The offense was supposed to rely around the solid but far from spectacular Oladipo and up-and-coming versatile big Myles Turner, but the third-year center suffered a relatively serious concussion in the season opener and has yet to return. So, the Pacers, who are 2-3 and have scored over 130 points twice, have leaned very heavily on Oladipo to produce on offense. So, far, he has scored at a high clip, averaging 26 points per game at an efficient 50% from the field. He is taking a career-high 17.2 shots per game, more than guys like Demar DeRozan, Andrew Wiggins, and Kemba Walker. The Pacers offense, nothing more than a collection of career secondary or role players, has looked very good, and that’s mainly thanks to Oladipo.
Last season, Oladipo was in a very tough spot. He would often stand around and watch Russell Westbrook run the show entirely by himself. Then, every once in awhile, when Westbrook was tired, he would throw the ball to Oladipo and expect him to create on his own. Oladipo never settled into a rhythm in Oklahoma City and it was good for both sides to end the relationship after one season. Oladipo is thriving in Indiana’s offense, where he has a far more balanced mix of being the ball-handler and playing off the ball in Darren Collison pick and rolls. It will be fun to watch Oladipo and the rest of the Pacers fight for a spot in the Eastern Conference playoffs all year.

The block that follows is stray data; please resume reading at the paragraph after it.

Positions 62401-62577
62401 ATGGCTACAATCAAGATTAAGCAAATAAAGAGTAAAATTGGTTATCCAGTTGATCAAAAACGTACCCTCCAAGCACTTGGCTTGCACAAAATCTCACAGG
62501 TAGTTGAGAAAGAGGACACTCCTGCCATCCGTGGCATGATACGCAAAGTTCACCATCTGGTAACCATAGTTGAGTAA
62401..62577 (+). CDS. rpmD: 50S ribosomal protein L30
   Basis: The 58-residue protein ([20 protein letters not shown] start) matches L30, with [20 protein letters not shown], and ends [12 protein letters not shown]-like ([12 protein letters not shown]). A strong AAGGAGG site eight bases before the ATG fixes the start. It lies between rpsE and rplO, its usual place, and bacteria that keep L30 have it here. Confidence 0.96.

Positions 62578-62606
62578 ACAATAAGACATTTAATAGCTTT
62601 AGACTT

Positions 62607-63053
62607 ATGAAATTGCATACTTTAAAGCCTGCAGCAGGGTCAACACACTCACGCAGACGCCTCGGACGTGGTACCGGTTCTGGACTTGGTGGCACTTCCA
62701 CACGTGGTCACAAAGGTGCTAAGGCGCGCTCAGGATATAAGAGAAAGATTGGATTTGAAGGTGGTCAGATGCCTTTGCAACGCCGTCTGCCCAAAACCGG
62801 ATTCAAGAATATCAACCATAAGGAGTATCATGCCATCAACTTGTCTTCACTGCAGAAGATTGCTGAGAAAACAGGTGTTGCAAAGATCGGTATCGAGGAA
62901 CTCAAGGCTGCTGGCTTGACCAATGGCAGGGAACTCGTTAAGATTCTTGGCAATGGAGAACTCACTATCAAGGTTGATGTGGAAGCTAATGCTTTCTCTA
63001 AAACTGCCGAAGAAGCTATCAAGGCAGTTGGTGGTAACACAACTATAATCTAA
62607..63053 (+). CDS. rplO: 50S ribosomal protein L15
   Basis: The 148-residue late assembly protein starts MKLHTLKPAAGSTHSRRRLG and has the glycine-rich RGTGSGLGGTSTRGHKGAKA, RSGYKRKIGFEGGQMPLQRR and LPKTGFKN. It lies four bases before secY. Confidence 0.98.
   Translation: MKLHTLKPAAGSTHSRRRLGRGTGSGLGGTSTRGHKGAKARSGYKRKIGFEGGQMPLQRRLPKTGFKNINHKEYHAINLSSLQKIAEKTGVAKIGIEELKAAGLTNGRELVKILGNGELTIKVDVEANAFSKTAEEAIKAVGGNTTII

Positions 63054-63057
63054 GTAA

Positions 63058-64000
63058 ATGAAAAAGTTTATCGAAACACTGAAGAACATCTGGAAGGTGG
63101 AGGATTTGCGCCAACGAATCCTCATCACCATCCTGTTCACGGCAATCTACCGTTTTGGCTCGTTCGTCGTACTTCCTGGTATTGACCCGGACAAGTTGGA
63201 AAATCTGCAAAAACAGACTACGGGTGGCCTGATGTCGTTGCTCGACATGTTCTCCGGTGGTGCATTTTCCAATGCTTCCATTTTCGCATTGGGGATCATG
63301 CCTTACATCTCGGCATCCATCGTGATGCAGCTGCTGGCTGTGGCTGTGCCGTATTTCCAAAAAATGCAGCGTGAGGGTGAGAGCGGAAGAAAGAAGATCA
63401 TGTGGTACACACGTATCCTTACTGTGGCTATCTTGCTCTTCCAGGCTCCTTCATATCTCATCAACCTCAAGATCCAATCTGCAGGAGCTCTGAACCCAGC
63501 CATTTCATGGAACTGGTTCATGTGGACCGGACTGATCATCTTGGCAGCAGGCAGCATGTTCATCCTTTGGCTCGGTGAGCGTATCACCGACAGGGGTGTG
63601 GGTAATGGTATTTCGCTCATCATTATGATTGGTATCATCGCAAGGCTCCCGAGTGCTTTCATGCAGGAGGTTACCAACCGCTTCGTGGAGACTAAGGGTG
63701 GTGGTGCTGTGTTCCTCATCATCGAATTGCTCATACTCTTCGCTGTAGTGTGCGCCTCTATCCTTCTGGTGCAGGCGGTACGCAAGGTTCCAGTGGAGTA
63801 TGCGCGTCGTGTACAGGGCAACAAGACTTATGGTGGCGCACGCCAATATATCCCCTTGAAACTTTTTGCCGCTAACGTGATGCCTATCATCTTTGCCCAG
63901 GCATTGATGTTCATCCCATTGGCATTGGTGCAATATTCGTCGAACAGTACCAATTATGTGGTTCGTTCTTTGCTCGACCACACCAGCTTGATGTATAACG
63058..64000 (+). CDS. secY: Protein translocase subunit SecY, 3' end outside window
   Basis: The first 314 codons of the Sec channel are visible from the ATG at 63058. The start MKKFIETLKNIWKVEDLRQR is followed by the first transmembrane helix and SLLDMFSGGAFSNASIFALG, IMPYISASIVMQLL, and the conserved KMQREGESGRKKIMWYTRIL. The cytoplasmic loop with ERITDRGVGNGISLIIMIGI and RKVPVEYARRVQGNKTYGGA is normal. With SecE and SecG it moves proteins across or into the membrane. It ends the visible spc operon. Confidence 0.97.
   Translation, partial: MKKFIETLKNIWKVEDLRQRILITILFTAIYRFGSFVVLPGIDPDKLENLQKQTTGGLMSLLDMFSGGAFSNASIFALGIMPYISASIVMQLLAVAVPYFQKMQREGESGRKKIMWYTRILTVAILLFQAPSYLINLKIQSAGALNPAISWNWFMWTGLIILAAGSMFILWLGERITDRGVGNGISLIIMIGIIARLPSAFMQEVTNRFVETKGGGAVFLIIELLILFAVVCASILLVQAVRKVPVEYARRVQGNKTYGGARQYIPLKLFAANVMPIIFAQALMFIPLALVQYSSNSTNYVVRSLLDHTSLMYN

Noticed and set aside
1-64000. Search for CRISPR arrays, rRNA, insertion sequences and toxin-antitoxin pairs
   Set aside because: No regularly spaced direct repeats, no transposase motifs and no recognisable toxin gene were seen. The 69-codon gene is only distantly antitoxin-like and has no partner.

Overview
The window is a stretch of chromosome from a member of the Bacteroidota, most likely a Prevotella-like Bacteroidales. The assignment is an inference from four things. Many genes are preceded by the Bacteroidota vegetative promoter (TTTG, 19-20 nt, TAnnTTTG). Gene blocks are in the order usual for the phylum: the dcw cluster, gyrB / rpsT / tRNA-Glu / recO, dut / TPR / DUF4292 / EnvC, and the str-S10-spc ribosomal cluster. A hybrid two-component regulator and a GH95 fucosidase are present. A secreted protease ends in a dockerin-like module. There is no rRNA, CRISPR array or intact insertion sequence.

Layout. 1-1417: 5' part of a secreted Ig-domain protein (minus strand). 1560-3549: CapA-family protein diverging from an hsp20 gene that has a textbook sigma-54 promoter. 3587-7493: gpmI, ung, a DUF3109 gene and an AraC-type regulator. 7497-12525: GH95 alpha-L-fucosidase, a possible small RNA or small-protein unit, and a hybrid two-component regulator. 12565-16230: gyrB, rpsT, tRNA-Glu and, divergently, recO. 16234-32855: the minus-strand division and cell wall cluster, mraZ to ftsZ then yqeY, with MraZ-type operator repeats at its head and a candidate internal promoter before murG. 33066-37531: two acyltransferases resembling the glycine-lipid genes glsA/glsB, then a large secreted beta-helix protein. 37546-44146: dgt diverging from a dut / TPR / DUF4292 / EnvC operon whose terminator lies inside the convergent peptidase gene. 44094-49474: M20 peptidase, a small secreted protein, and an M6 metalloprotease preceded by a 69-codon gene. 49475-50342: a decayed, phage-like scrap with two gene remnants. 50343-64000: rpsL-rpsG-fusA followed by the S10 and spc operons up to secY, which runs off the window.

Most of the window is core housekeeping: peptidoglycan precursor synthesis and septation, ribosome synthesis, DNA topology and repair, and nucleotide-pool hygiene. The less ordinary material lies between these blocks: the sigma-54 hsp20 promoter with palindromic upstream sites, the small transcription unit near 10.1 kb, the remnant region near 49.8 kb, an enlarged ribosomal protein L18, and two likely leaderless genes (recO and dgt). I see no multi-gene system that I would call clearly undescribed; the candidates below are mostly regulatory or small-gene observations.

The Nets agreed to take on Timofey Mozgov’s contract in order a land D’Angelo Russell, who in Brooklyn is being given the reigns to the offense in a way in which he never was in Los Angeles. Despite picking him second overall in the draft, it never seemed as if the Lakers fully trusted him as their guard for the future, especially once Magic Johnson joined the front office. As soon as they knew that they would have a chance to land either Markelle Fultz or Lonzo Ball in the draft, they shipped D’Angelo off for Brook Lopez.